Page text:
• Air


    • UK IPA: /ɛə(ɹ)/, /ɛː(ɹ)/
    • US enPR: âr, IPA: /ɛəɹ/, /ɛːɹ/
    • Rhymes: -ɛə(r)
    • Homophones: Ayr, ere, heir; Eire one pronunciation; err one pronunciation


    From Middle English air, eir ("gas, atmosphere"), from Anglo-Norman aeir, eyer, Old French aire, eir, from Latin āēr, from Ancient Greek ἀήρ ("wind, atmosphere"). Displaced native Middle English luft, lift ("air") (from Old English lyft ("air, atmosphere")), Middle English loft ("air, upper region") (from Old Norse lopt ("air, sky, loft")). More at lift, loft.

    Full definition of air



    (countable and uncountable; plural airs)
    1. (uncountable, historical, astrology, alchemy, science) The atmospheric substance above the surface of the earth which animals breathe, formerly considered to be a single substance, one of the four basic elements of ancient philosophy and one of the five basic elements of Eastern traditions.
    2. (uncountable, physics, meteorology) That substance, now understood as the mixture of gases comprising the earth's atmosphere.
      The karate instructor said "air is the one thing you can't go five minutes without; when you spar, you have to remember to breathe."
    3. (usually with the) The apparently open space above the ground; the mass of this substance around the earth.
      The flock of birds took to the air.
      There was a tension in the air which made me suspect an approaching storm.
    4. A breeze; a gentle wind.
    5. A feeling or sense.
      to give it an air of artistry and sophistication
      • 1900, Charles W. Chesnutt, The House Behind the Cedars, Chapter I,The girl stooped to pluck a rose, and as she bent over it, her profile was clearly outlined. She held the flower to her face with a long-drawn inhalation, then went up the steps, crossed the piazza, opened the door without knocking, and entered the house with the air of one thoroughly at home.
    6. A sense of poise, graciousness, or quality.
      • 1815, Jane Austen, Emma, :"He is very plain, undoubtedly--remarkably plain:--but that is nothing compared with his entire want of gentility. I had no right to expect much, and I did not expect much; but I had no idea that he could be so very clownish, so totally without air. I had imagined him, I confess, a degree or two nearer gentility."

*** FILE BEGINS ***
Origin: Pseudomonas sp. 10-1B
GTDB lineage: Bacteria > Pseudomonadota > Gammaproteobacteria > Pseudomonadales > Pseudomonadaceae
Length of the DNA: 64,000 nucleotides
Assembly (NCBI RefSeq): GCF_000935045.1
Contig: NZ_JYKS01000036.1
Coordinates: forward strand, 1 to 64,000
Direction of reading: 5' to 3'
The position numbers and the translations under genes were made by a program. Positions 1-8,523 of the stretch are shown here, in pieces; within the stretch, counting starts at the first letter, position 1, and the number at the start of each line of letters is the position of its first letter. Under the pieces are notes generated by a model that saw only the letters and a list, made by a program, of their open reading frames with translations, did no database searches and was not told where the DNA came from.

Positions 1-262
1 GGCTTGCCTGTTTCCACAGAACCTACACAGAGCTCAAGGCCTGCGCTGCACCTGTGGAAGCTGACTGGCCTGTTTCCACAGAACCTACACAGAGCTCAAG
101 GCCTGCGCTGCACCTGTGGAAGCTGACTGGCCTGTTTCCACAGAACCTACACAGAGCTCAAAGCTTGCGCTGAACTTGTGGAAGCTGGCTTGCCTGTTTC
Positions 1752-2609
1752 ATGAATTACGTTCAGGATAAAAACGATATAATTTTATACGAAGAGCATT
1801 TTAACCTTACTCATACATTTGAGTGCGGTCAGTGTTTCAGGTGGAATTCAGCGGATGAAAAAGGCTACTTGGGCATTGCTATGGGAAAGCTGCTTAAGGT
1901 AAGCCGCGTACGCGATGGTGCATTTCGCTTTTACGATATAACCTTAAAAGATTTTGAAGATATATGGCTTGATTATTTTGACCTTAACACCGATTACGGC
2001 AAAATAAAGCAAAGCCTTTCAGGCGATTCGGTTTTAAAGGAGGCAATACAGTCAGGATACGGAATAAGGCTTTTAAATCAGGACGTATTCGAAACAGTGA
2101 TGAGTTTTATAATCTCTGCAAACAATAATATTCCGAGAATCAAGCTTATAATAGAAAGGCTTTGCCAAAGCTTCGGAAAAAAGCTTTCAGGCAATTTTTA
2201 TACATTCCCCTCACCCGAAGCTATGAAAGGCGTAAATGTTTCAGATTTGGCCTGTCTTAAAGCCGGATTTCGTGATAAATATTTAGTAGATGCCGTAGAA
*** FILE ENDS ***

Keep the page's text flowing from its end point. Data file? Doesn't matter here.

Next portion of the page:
7. (usually plural) Pretension; snobbishness; pretence that one is better than others.
      putting on airs
      • 1922, Ben Travers, A Cuckoo in the Nest Chapter 1, He read the letter aloud. Sophia listened with the studied air of one for whom, even in these days, a title possessed some surreptitious allurement.
    8. (music) A song, especially a solo; an aria.
      • 1813, Jane Austen, Pride and Prejudice, :"If I," said Mr. Collins, "were so fortunate as to be able to sing, I should have great pleasure, I am sure, in obliging the company with an air; for I consider music as a very innocent diversion, and perfectly compatible with the profession of a clergyman..."
    9. (informal) Nothing; absence of anything.
    10. An air conditioner or the processed air it produces. Can be a mass noun or a count noun depending on context; similar to hair.
      Could you turn on the air?
      Hey, did you mean to leave the airs on all week while you were on vacation?
    11. (obsolete, chemistry) Any specific gas.
    12. (snowboarding, skateboarding, motor sports) A jump in which one becomes airborne.

    Related terms


    1. To bring (something) into contact with the air, so as to freshen or dry it.
    2. To let fresh air into a room or a building, to ventilate.It's getting quite stuffy in this room: let's open the windows and air it.
    3. To discuss varying viewpoints on a given topic.
      • 1917, National Geographic, :Thus, in spite of all opposition, the rural and urban assemblies retained the germ of local government, and in spite of the dual control, as the result of which much of their influence was nullified, they did have a certain value in airing abuses and suggesting improvements.
    4. To broadcast, as with a television show.


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